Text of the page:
The menu is posted outside the joint. I scan the options. There’s the old standard, but there are a number variations on the theme: Italian, smoked meat and chicken. The menu includes photos of some of the options. Long, oval plates are piled four inches high with spuds. The gravies and sauces slosh over the edges of the plates. Hunks o’cheese curds cascade down the sides of the spud mountains.

I have stumbled onto Poutine Central. Poutine Valhalla. Ground Zero on Planet Poutine. Ask poutine aficionados and they will no doubt say there are much better places to go for the concoction, but this baby seems the peak of the mountain, given my precarious mental state.

A shady looking character emerges from the restaurant entry — the poutine barker.

“Ehhh, mon ami. You like the poutine, no?”

“Well, yes. Who, in his right mind, wouldn’t?”

“Heh heh. Oui, mais certainment. Come, come. The best poutine, it is here. For you.” He winks and tugs at my arm, pulling me toward the door. It reminds me of the old days in Times Square where guys dressed in threadbare dress pants and open-collar silk shirts grabbed naive pedestrians and forcefully guided them into Ernie’s Pleasure World.

This is poutine. I have found it.

I am hungry

I assess my situation.

Poutine … just inside the door. Kathy, in the souvenir shop around the corner. I can feast on poutine but I will lose Kathy. She’ll search for me for a few minutes then huff away to our hotel in a distant part of the city, planning her revenge. I see myself bloated with double-fried potatoes, meats, gravies of all nations, cheese curds and wine, staggering out of Poutine Valhalla, the sun long set, no idea of the direction to take to the subway, no idea which subway to take to the hotel, a total boob Frenchwise …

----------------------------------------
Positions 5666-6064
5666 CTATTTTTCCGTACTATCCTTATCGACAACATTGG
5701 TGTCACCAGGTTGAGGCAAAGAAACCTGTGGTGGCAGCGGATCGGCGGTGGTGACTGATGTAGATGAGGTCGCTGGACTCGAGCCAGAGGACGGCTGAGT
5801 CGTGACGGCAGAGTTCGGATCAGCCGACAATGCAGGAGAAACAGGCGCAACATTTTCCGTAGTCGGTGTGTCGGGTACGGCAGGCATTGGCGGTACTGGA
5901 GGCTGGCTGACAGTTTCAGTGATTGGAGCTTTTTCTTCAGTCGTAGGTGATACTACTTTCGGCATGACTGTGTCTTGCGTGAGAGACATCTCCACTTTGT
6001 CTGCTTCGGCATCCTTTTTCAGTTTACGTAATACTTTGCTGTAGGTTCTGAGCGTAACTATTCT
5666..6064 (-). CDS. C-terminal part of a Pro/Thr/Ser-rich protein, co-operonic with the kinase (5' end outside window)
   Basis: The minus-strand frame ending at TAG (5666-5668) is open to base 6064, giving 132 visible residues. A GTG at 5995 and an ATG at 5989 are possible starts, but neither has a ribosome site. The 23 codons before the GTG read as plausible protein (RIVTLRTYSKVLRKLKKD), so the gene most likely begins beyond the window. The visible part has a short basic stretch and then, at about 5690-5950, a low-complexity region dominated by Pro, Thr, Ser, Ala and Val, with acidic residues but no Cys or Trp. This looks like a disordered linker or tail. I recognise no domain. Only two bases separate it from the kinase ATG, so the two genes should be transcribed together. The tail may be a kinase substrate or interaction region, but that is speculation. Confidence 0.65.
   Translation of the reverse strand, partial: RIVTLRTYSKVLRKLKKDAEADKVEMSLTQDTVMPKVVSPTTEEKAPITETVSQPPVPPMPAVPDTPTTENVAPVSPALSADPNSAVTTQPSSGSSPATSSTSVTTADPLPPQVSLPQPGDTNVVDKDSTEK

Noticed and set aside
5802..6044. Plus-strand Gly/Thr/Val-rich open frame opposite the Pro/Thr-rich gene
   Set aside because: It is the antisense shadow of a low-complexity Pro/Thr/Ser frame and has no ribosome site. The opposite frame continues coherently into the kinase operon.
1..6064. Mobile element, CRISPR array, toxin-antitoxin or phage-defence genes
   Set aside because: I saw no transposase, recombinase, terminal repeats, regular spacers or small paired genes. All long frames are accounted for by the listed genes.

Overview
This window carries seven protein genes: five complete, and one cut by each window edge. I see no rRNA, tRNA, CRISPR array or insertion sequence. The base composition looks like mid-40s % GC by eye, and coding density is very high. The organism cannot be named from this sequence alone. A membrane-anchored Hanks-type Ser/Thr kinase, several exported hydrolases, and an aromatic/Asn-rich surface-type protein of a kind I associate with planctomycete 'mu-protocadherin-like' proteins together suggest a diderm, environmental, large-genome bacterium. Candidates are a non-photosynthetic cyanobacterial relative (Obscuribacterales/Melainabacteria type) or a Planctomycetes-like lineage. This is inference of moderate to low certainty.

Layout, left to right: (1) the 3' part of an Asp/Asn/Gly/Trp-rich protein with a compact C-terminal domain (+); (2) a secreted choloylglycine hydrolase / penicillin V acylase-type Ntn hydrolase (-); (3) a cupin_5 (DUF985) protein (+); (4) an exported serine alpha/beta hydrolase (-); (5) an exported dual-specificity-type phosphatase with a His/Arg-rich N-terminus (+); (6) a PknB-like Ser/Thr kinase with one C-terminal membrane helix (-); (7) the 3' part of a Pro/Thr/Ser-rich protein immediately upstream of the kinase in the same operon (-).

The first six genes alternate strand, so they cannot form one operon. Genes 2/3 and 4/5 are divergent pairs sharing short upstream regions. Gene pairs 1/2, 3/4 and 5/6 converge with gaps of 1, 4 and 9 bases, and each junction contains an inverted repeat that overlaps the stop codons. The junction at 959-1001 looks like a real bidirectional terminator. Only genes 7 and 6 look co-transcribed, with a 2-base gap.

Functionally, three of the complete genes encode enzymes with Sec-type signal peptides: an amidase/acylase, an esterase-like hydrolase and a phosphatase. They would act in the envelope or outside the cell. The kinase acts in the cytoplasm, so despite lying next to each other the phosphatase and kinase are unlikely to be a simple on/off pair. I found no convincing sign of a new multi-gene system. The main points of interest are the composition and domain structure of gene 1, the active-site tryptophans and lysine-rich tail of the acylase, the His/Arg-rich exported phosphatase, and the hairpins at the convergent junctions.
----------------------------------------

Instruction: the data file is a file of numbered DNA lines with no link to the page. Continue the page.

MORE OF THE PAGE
If I pick the poutine, I’ll die in an alleyway in Vieux Montreal, never to see Kathy, my daughters, my grandkids again.

I have a decision to make.

It takes awhile.

Finally, I come to my senses, free myself from the barker’s grip and return to the souvenir shop. Kathy and I slog on in the oven of ancient Montreal. I am seeing double and the top of my head feels like the surface of the sun. Kathy is determined to take a boat tour of the harbor, so I go along. We sit out on the deck, In the sun, and the heat.

I hallucinate. Poutine … at Au Pied de Cochon, with foie gras. Merguez poutine at La Banquise. Seafood poutine at Garde Manger. Ma’am Bolduc, for Poutine Bourguignonne.

I grow more and more addled, and beastly. I growl at everyone, at any suggestion Kathy makes.

“Drink some more water,” she says as she leads me to the subway and takes me by the arm to guide me to the train.

There is no poutine to be found in the neighborhood surrounding our hotel.

But, what we find is better yet, given the establishment offers food in harmony with heat exhaustion and low blood sugar: we locate a spectacular, and spectacularly good Indian/Pakistani buffet.

The smell from the restaurant wafts out to the sidewalk and lures us inside. The place is packed, primarily with folks of Indian and Pakistani heritage, many of them Muslim, judging by the dress. A promising sign.

And the omen proves true. The food choices are remarkable in number and quality.

And they serve beer. Cold beer. From the looks of it, those of us of the non-Muslim persuasion are all of one mind regarding the delightful link between zippy fare and cold brew.

Two dishes stand out: lamb saag and an eggplant melange.

Lamb saag is a braised lamb and spinach dish. Cubes of lamb (leg of lamb is ideal) are browned then mixed with cooked onions, garlic and spices (coriander, cumin, turmeric, et al) some tomato and a bit of stock or water, then braised for a couple hours. Spinach and garam masala are added, the mix cooked down to a thick consistency. It’s great on basmati rice.

The eggplant dish is simple. Roast an eggplant, cool and peel. Chop the eggplant, then mash. Add sauteed onions and garlic, turmeric, coriander, some minced jalapenos, a bit of red chile powder, some chopped tomatoes, cilantro leaves and a healthy dose of garam masala or curry powder. A touch of water goes in, the mix goes on the stove to thicken. A bit of salt, and that’s all she wrote.

“See,” Kathy says as we leave the restaurant, me a changed man, “all you needed was some food to bring your blood sugar up to snuff and everything is fine, isn’t it?”

I avoid an argument by saying “Yes.”

I am thinking about a trip to Montreal next summer, ostensibly so Kathy and I can attend the International Jazz Festival.

We’ll wear our Fat Camp Escapee T-shirts. We’ll call Ann and make another trip to Phaya Thai..

And I will not fail a second time. We will, I promise, find the best poutine in all of Quebec.